The Atlanta Fed's macroblog provides commentary and analysis on economic topics including monetary policy, macroeconomic developments, inflation, labor economics, and financial issues.

Authors for macroblog are Dave Altig, John Robertson, and other Atlanta Fed economists and researchers.

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October 12, 2012

The (Maybe Not So) Simple Arithmetic of Unemployment and Labor Force Participation

I have precisely zero interest in jumping into any fray from the before and after of Wednesday's Wall Street Journal opinion piece by Jack Welch, wherein he defends his previous comments on the reliability of reported unemployment statistics. But there is one particular statement in that editorial that offers up what is sometimes called a teachable moment, to wit,

By definition, fewer people in the workforce leads to better unemployment numbers.

By definition, that's not really correct. Consider a really simple example. Suppose:

Population = 200

Number of Employed People = 92

Number of Unemployed People = 8

Labor Force (Employed + Unemployed) = 100

In this example the labor force participation rate is 0.50 (the labor force divided by the population) and the unemployment rate 0.08, or 8 percent (the number of unemployed divided by the labor force).

Now suppose that five people drop out of the labor force (which would mean that labor force participation would decline from 0.5 to 0.475). What happens to the unemployment rate? Well, it depends what those 5 people were doing before they left the labor force. If they were unemployed, then unemployment falls to 3, the labor force falls to 95, and the unemployment rate is about 3.2 percent (or 0.0316 times 100). But if the 5 people who dropped out the labor force had been previously employed, the unemployment rate would actually rise to about 8.4 percent (because the number of unemployed would still be 8, but it would now be divided by 95 instead of 100).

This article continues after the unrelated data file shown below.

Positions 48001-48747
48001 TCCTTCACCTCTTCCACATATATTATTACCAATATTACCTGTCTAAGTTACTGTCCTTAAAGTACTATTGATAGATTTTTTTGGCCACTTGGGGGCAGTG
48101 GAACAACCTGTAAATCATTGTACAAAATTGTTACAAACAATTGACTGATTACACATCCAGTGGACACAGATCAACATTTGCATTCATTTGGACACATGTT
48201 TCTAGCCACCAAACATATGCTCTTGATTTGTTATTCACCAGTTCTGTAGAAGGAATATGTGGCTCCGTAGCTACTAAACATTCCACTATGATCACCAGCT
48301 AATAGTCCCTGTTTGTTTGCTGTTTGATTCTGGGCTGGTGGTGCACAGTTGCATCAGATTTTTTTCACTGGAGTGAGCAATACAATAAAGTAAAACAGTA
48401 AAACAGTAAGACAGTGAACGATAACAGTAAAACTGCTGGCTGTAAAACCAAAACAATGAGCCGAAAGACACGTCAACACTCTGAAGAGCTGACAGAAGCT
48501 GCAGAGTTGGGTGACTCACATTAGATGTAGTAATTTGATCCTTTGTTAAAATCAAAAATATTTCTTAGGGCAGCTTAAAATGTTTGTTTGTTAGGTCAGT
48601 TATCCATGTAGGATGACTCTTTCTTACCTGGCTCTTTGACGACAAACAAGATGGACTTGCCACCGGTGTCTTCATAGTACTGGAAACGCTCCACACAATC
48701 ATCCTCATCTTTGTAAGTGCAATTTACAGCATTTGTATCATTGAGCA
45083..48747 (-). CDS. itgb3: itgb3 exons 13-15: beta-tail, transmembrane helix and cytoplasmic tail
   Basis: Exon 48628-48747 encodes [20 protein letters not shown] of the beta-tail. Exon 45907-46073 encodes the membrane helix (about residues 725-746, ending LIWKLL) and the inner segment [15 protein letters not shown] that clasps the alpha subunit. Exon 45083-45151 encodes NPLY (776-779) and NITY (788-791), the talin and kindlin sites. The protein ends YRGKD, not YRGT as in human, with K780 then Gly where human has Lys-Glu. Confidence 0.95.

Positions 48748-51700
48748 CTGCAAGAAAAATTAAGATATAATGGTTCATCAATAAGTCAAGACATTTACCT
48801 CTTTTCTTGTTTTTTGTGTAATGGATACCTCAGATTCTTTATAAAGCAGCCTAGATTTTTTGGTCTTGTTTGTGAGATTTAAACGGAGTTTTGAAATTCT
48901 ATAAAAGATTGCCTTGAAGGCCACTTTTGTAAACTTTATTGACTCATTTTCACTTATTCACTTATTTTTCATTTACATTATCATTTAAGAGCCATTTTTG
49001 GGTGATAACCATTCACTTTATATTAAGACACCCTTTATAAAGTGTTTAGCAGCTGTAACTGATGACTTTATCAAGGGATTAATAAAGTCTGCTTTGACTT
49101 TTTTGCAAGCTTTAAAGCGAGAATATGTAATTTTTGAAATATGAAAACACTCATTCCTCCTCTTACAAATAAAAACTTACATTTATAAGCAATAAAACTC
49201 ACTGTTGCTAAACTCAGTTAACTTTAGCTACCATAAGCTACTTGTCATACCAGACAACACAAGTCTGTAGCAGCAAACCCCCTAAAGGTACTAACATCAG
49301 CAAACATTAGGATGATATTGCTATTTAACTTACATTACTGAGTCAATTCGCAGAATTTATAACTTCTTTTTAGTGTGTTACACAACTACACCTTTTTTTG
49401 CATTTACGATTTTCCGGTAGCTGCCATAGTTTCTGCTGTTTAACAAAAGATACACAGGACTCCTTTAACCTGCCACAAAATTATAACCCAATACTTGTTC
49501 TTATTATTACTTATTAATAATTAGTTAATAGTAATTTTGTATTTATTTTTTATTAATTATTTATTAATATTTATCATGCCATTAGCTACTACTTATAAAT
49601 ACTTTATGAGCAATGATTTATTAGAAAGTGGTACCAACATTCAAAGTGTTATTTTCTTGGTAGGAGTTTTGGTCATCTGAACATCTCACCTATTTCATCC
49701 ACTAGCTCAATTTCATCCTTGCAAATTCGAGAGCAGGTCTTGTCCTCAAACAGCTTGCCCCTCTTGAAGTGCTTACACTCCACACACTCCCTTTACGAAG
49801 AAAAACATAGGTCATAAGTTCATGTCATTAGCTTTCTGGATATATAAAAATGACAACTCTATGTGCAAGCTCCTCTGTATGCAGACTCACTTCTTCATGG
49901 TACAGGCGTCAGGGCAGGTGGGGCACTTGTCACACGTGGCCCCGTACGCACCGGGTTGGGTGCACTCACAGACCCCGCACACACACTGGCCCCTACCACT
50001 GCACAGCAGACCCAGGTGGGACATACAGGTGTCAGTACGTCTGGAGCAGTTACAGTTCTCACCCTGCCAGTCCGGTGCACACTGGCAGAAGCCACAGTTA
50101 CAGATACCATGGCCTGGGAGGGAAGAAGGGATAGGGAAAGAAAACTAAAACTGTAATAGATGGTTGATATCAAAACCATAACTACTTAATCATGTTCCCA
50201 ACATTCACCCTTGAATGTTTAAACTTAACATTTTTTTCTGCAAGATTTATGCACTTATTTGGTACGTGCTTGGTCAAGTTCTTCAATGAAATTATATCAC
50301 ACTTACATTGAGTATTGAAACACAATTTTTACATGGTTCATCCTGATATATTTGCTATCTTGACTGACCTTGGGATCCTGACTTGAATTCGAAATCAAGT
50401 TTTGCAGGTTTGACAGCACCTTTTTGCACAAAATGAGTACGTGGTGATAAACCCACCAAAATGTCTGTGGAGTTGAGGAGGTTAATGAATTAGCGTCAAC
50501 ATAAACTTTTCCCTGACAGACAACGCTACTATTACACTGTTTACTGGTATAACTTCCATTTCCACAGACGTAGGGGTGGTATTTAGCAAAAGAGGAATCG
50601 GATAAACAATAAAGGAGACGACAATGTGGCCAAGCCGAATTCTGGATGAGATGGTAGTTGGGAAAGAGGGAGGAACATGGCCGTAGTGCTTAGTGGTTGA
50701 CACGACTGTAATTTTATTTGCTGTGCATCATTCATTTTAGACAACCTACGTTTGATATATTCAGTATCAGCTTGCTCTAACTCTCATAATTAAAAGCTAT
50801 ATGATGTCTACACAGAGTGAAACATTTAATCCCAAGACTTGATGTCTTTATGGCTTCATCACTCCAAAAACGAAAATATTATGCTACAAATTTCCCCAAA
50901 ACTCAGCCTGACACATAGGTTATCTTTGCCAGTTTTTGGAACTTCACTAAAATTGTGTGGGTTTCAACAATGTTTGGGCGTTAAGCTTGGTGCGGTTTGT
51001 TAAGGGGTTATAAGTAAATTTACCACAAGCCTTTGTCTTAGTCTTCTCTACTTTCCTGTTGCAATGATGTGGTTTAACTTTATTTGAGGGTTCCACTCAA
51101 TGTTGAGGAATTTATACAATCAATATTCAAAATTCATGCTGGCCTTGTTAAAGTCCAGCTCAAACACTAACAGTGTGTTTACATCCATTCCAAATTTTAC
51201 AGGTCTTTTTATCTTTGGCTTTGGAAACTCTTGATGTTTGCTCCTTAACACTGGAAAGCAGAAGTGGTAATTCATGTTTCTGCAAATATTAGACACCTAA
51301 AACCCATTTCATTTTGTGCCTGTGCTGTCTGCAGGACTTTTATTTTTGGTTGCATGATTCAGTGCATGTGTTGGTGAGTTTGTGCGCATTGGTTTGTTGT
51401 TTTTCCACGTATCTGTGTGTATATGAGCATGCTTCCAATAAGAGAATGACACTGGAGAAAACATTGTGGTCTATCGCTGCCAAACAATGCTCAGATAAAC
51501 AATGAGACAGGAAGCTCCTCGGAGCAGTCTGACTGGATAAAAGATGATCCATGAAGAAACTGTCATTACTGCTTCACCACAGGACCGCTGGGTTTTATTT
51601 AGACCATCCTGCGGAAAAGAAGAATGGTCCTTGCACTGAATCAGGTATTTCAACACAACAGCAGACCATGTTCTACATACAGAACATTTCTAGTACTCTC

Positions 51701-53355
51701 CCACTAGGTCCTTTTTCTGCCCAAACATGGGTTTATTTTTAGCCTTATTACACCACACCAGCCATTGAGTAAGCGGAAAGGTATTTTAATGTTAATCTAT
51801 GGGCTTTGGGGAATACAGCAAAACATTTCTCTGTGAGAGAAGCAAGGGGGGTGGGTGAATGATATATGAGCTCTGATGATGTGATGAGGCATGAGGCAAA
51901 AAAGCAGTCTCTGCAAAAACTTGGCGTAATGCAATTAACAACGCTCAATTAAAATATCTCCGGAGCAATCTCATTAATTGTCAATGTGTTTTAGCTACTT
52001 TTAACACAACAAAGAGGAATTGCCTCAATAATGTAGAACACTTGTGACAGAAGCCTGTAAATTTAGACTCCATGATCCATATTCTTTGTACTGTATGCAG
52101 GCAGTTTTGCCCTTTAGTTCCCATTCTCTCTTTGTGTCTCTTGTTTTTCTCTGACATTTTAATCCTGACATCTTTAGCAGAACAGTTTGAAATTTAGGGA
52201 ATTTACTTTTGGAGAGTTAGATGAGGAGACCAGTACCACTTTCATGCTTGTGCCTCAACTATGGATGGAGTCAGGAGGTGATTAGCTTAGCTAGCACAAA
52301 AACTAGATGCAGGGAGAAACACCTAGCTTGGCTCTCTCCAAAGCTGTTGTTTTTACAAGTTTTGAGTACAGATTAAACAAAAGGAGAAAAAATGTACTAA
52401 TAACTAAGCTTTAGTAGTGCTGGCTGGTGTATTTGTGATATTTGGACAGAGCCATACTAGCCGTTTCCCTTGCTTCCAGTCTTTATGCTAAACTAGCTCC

Hope that clears it up.

Note: You can take a look some actual data on flows into and out of employment, unemployment, and not in the labor force here.

David Altig By Dave Altig, executive vice president and research director at the Atlanta Fed

October 12, 2012 | Permalink


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Dave - thank you for this example. It is simple and to the point and does a great job explaining the numbers "behind" the numbers in this situation. I recommended it to a teacher and her students and they found it to be very helpful in the classroom.

Posted by: Todd Zartman | October 12, 2012 at 01:19 PM

There is no chance that the BLS changed the results of the September CPS in favor of one party. On the other hand, the sample of 70000 households with approximately 200,000 people might not be enough to gaurantee the uncertainty desired during the election race. The fall in the rate of unemployment by 0.3% corresponds to the change in employment status to 300 people. The BLS (TP 66) states that the inherent uncertainty of unemploymemt rate (i.e. the uncertainty associated with measuring and non measuring errors)is 0.2%. Therefore, the outcome of 7.8% might be internally biased, although not intentionally as some experts suggest.

I also think that many experts undertand Welch's statement as suggesting a proportional fall as an extension of ceteris paribus principle. Your take might be counterproductive as it looks like a lawer trick before the court.

Posted by: kio | October 13, 2012 at 03:20 AM

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